I am in a very similar situation, although I'm more on the beginner side and I ride dressage. I purchased a young, greener horse last year after a few years of "re-rider" lessons, fulfilling my lifelong dream of owning a horse. I fell in love fast, and felt comfortable on a greener horse as I worked closely with my trainer. Occasionally we'd have our off-weeks, so I'd get on the school horse while my horse got more training rides. But even in the off-weeks, I never felt unsafe...my horse didn't spook or do anything bad, he'd just have his squirrelly baby moments, so I took full advantage of my trainer's services! He was a bit more forward than the typical schoolie/kick-rides I'd gotten used to, but I was able to adjust over time. The one downside to all of this was my horse was significantly low muscled to begin with, so as he built up muscle and balance, I stuck to walk/trot rides on him. As I'm still pretty green myself, my trainer didn't want him pulling and leaning on me, so we decided to wait to canter. There went my dream of cantering off into the sunset on a horse of my own. LOL. But it was all good. We managed to go offsite to a couple shows and got good scores and experience, and at the beginning of the year, I was even able to start cantering him a bit! He and I formed a great bond through all of this, and I was looking forward to the future.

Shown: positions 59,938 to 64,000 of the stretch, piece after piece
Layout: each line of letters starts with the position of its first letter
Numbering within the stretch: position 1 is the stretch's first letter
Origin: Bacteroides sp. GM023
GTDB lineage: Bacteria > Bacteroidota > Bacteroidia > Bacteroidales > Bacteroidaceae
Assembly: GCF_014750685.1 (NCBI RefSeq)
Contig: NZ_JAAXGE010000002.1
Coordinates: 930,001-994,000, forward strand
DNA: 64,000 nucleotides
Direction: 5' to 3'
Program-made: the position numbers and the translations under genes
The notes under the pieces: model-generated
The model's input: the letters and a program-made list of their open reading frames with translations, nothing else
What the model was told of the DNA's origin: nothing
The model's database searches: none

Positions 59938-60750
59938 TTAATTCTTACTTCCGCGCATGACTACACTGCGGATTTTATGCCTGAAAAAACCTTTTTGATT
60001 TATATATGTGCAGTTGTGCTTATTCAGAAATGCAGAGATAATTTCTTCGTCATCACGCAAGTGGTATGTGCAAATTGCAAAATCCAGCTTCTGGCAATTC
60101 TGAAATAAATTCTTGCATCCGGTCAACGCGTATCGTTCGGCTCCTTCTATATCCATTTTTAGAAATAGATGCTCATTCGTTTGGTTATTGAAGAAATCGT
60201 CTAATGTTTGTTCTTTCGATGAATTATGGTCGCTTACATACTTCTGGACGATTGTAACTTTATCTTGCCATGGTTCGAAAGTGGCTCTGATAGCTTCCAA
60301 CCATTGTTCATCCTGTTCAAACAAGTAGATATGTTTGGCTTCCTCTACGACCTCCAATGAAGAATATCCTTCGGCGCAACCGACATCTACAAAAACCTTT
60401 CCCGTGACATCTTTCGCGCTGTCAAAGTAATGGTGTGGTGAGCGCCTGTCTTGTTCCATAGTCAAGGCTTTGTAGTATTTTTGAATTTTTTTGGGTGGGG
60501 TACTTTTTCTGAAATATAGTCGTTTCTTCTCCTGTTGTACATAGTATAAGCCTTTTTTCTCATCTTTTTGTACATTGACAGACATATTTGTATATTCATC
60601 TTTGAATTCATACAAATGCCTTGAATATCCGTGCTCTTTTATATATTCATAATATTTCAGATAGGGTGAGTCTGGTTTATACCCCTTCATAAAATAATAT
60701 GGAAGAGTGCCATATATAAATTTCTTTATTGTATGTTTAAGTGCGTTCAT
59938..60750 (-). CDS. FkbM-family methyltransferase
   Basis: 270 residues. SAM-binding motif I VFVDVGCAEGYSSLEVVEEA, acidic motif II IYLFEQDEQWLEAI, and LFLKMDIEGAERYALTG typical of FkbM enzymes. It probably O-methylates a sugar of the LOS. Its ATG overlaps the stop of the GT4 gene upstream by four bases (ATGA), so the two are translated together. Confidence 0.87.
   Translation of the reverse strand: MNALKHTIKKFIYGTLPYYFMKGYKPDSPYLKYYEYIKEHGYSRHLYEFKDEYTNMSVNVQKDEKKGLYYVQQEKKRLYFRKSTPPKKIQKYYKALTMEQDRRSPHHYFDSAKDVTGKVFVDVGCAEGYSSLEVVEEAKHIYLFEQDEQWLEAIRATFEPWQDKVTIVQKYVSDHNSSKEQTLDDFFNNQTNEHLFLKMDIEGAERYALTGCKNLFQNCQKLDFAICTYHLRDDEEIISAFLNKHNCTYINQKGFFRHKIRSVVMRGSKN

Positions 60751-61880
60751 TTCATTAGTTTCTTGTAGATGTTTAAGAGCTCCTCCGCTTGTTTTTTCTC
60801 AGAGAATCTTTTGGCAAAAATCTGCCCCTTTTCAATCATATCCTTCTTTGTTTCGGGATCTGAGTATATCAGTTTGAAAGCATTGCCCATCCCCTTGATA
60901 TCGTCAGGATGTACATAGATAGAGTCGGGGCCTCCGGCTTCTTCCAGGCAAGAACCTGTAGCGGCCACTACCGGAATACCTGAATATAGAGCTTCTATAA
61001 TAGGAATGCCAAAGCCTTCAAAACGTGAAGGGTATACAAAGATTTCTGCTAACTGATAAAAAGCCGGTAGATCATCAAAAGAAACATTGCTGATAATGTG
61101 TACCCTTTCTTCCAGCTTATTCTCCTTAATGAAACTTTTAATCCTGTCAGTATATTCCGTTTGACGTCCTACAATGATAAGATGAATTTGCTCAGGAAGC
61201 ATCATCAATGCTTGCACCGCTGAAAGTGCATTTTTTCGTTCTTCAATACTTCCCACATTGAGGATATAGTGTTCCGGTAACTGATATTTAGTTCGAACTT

This spring, I decided for numerous reasons to switch barns and trainers. Right before the switch, my boy got his teeth done (he'd been overdue since I bought him). We made the move, and he did quite well at first. Our new trainer is great, my horse seems to like her, and she likes him too. I got going in my lessons again and was making fast progress, I imagined I'd be back cantering him in no time!